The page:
We can only do this by modeling it and talking about it together.  We have to make the decisions, and explain the why behind it in a way that the kids can understand.  This takes (gasp) work.  It takes time. It takes Mom and Dad staying connected and involved with their kids.  We have to work at creating a language and a pattern (context) with our kids that makes reasonable conversations possible.  Training our kids takes more than “Because I said so!”.

So start small.  If you don’t have small conversations with your kids you won’t be able to have big ones.  Ask them questions that can’t be answered with “yes” or “no”.  Practice really listening to them. Have a LOT of positive, interactive conversations about what seems like nothing.  Enter their world and be a part of it.  Be interested.  What their character did in “Zelda” might not matter to you, but it does to them.

If your kids get the feeling that you are just nodding and grunting a response at them but not really listening, the context for conversation will wither.  They will stop talking, and you will stop knowing them.  If they know you are interested in them (even when you’re not terribly interested in the subject), it will be easier to talk about the “heavier” subjects when the time comes.

So keep the conversation going with them, about them, on their level and about their thoughts, feelings, desires, and dreams.  And yes, about video games, too.

(For some more good thoughts on video games and compromises, check this out: http://www.allprodad.com/blog/2012/01/05/a-good-compromise-on-video-games/)

To Make a Resolution or Not to Make a Resolution; That is the Question

By: Katy Martin, LPC

Happy New Year!
Now is the time that we all look forward to a fresh start, new possibilities, new resolve to make changes, and try new things.
Popular resolutions tend to be: losing weight, working out, starting a new hobby, an attitude adjustment, starting therapy, organizing your living space, becoming less busy, having more fun, doing something new, stopping a current habit, etc.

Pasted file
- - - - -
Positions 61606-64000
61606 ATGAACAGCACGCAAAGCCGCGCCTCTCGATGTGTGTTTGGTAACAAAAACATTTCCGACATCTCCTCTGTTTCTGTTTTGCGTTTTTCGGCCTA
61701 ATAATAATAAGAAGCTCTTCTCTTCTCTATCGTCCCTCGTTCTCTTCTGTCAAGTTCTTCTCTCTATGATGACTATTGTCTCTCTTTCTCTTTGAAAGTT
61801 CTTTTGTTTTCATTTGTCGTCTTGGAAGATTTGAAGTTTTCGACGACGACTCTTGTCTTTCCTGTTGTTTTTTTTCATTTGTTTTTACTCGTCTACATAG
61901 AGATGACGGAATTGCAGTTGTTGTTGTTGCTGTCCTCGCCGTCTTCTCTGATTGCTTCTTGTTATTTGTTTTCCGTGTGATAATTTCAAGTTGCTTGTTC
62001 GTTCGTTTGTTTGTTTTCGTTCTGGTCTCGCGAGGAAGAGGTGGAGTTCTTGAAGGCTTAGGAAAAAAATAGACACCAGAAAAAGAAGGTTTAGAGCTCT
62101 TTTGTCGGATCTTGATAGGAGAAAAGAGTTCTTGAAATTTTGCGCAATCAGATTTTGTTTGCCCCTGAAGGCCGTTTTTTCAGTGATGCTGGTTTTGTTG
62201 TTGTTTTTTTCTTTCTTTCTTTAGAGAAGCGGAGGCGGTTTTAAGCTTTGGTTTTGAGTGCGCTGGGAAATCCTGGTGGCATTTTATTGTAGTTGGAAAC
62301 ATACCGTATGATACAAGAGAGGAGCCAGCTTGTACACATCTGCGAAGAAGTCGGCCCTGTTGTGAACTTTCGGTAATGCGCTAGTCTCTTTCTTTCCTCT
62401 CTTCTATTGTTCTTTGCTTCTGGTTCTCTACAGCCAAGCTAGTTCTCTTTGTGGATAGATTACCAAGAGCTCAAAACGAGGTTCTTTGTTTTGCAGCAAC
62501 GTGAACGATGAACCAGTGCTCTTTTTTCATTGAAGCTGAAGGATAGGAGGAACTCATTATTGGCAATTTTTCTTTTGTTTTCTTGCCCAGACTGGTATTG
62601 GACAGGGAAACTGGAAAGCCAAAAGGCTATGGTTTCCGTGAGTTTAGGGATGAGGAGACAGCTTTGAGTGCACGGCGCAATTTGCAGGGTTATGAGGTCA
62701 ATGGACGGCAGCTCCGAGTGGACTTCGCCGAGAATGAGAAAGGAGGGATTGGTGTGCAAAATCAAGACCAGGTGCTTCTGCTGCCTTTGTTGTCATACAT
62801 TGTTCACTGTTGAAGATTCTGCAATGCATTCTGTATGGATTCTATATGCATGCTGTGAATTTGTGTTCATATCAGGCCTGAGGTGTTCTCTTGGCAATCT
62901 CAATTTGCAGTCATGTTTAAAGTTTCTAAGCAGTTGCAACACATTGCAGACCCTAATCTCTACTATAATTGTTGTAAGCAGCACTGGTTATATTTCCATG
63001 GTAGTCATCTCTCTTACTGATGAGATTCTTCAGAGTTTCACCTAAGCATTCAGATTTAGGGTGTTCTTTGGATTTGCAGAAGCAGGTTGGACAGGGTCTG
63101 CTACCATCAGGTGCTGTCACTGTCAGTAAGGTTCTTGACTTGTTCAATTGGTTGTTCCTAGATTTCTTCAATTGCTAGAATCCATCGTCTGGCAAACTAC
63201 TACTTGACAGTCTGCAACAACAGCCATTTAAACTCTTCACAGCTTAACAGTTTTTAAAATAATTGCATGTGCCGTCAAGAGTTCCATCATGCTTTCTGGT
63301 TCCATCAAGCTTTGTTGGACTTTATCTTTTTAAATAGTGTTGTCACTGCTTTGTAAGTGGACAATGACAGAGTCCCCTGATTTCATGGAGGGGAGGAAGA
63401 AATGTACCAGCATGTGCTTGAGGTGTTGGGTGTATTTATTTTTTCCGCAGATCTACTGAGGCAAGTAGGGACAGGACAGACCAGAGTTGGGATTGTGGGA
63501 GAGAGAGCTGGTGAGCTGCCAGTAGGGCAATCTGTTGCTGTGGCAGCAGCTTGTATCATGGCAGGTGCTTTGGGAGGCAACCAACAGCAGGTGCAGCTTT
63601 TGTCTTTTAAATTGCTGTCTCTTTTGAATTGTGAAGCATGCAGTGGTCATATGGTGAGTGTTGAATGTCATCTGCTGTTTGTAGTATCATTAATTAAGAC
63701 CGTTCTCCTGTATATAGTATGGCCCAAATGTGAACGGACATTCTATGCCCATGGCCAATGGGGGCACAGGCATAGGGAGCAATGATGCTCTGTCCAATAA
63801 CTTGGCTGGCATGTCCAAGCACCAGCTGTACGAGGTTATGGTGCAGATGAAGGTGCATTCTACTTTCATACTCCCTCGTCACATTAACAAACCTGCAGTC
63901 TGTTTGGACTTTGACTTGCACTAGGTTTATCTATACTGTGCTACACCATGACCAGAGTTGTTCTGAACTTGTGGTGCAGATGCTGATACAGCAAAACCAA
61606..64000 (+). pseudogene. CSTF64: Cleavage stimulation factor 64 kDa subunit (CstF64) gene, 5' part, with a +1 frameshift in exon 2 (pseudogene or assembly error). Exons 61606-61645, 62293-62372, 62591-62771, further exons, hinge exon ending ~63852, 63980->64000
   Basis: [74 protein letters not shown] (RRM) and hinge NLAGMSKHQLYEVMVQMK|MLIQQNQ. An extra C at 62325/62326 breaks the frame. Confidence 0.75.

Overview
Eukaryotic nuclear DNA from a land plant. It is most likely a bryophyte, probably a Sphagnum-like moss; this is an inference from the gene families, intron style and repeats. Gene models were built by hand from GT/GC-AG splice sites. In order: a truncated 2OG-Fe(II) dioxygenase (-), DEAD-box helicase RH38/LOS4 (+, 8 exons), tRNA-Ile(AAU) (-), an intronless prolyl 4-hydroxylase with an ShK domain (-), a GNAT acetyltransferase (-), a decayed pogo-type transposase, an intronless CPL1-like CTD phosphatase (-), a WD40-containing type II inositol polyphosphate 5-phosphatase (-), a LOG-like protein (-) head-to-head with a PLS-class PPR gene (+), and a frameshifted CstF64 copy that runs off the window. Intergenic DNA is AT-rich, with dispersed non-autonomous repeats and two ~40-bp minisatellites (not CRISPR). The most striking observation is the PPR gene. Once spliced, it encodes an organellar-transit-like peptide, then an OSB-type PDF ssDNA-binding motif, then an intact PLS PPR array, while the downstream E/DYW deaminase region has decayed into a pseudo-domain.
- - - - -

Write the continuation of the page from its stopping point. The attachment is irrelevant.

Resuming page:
Have you thought about yours?  Do you have actual resolutions or do you just feel like you SHOULD be doing something different?
It doesn’t help with media pumping out ad after ad of the latest weight-loss plans and gym membership deals.  Our Facebook newsfeed is overloaded with enough optimism about the new year and resolutions to sink a battleship.  Oh, and blogs.  How could we pass up blogs?  All of the blogs listing everyone’s fantastic resolutions and lists to accomplish over the next year.
Yes, this is dripping with sarcasm.
I really do love the idea of a fresh, new year.  I feel as if it’s a built-in opportunity to re-evaluate and make change that’s wanted but that we often feel too overwhelmed to do anything about. 
But what happens in February?  March?  When we haven’t done as well as we would have liked at keeping our resolutions?  How about October when we’ve totally forgotten about them?
Do you feel guilt?  Shame?  Does it feed into the lies that you can’t accomplish anything?  Do you feel even more like a failure? 
It’s these awful thoughts and attitudes that make me a little hesitant about resolutions.  I think this is why we should view the idea of New Year’s resolutions with care and concern.
Set your goals; strive for change.  But are you doing it within reason?  Are they attainable goals for your phase of life right now?  Are you setting your self up for success?  Do you need to seek out professional guidance?
Use this opportunity to focus on real things that you would like to change in your life.  Specifically, that in which can be realistically changed and is something you desire, not just something you SHOULD do.  Seek out appropriate means to accomplish this goal, and use the people closest to you for accountability in the process.
When someone decides to run a marathon, they aren’t going to just get off the couch and immediately run 26.2 miles.  They need a plan, time to train, encouragement, and enjoyment in the process.  I believe that we can be successful with our resolutions, with our desire for change, if we adapt the same process to our every day lives.